UPDATE: John Fund points out:
The worst idea before the [California] Legislature is Senate Bill 2, written by John Burton of San Francisco, the liberal president of the state Senate. It would compel businesses with more than 20 workers to pay almost all health insurance costs for employees--even part-time workers--and their dependents. Companies would have to pay at least 95% of health-care costs for low-income workers, and 80% for everyone else.
Jill Stewart, a columnist and former Los Angeles Times reporter, describes the measure as "closer to socialism than anything I've seen heading for approval in 20 years." This bill would create a powerful incentive businesses to stay below the 20-employee limit by stunting their own growth, or drop below the limit by laying off workers. Ms. Stewart reports the bill was ghostwritten by the Service Employees International Union, a major Democratic contributor.
FURTHER UPDATE: Don Luskin has noted that the California Chamber of Commerce cites worker's comp reform as the number one business issue in the state.
The system is obviously in crisis and is widely believed to be driving business from California. However, there are other states with such systems that are also out of control.
Irrationally high workers' comp costs will, of course, drive business out. But, to the extent businesses remain, the workers' comp system creates an incentive towards Eurosclerosis (call it Calisclerosis?). A machine or software is not subject to claiming disability from carpal tunnel syndrome, and doesn't visit chiropractors: The typical injured California worker sees a chiropractor 34 times, compared with an average of 16 times in 12 other states studied by the Workers' Compensation Research Institute. Of the $1.2 billion expected to be spent on chiropractic treatment for 2004 injuries, $600 million could be saved by capping visits, according to the nonprofit Workers' Compensation Insurance Rating Bureau.
Calisclerosis is only one possible incentive towards inefficient overuse of technology. Such arguments and considerations do not, of course, prove that Calisclerosis is happening. But some economists are giving the job-growth-productivity links a hard rethinking. Possible Calisclerosis should be part of what is reexamined, along with the happier prospect that the nation's productivity potential is higher than has been believed.
STILL MORE: An astute friend e-mails:
Here’s another angle on the jobs spin. The Dept of Labor’s Bureau of Labor Statistics conducts two entirely different job surveys, one of business establishments and one of households. For some reason the former is always quoted for job creation statistics (payroll), and the latter is always quoted for “the unemployment rate.” The two are diverging incredibly. [This chart shows what is happening.] Since year-end 2000, the former is showing the famous millions of jobs lost. But the latter shows a complete job recovery – a perfect breakeven (just a slight gain, actually). Year to date, the former shows over 300,000 jobs lost, the latter 1.2 million jobs gained. There are many differences between the two. The latter includes self-employed.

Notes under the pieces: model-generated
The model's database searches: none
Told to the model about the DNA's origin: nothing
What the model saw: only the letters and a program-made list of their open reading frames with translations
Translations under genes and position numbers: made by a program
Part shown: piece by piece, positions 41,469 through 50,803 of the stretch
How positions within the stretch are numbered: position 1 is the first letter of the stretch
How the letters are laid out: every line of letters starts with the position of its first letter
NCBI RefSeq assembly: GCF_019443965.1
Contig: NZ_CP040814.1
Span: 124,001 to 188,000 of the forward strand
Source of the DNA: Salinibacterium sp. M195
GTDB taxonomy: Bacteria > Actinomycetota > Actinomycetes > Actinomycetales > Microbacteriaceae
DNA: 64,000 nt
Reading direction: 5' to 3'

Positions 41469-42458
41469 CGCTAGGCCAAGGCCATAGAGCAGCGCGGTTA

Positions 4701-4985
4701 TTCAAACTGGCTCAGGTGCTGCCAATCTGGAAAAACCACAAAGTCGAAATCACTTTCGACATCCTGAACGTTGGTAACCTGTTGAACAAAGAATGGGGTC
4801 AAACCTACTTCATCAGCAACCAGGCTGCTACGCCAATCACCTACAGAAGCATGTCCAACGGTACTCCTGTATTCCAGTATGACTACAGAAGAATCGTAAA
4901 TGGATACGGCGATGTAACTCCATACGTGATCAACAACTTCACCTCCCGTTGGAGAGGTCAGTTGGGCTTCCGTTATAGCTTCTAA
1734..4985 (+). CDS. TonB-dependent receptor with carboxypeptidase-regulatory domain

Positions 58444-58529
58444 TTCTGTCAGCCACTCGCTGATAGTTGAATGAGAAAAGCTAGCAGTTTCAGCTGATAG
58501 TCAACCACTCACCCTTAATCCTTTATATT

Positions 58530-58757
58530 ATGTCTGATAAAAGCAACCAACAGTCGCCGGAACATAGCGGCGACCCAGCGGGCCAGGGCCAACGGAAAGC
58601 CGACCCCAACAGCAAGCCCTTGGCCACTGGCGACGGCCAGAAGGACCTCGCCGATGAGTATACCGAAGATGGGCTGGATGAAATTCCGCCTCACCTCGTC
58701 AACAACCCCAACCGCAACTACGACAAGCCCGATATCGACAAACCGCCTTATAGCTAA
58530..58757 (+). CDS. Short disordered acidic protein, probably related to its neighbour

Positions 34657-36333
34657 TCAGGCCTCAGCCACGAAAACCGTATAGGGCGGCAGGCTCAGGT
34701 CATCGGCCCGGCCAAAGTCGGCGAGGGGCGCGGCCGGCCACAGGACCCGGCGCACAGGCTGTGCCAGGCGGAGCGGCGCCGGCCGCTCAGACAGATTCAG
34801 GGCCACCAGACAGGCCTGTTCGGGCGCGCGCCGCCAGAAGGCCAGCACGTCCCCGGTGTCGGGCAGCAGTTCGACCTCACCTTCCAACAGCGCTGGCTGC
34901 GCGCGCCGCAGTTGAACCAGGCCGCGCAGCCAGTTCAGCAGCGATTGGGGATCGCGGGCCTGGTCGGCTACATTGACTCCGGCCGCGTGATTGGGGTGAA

This press release from the Senate Joint Economic Committee discusses the matter:
Senator Bob Bennett (R-UT), chairman of the Joint Economic Committee (JEC), held a hearing today to discuss the August employment numbers with Commissioner of the Bureau of Labor Statistics (BLS) Kathleen Utgoff. Bennett discussed the state of the current economy and asked the commissioner about a seemingly significant discrepancy in the employment numbers.
“Though not widely known, employment figures come from two different surveys,” said Chairman Bennett. “The BLS surveys individual households to determine the unemployment rate, while it asks businesses about the number of people on their payrolls to determine how many jobs have been gained or lost. Congress relies on these statistics to make policy decisions, and we need to be sure we are acting on the most accurate and complete statistics available.”
According to the household survey, the number of employed people has increased by 1.4 million since the end of the recession.
The payroll survey, in contrast, indicates that roughly 1.1 million jobs have been lost over that period. Some of the disparity may reflect methodological differences between the two surveys, or it may be telling us of fundamental changes in our economy.
A significant difference between the two surveys is that the household survey accounts for those who are self employed and for small emerging businesses that may be overlooked by the payroll survey.
The full statement is here. This chart compares unemployment with other recessions.
It is by no means clear that the media coverage of the current national employment situation is coherent or correct.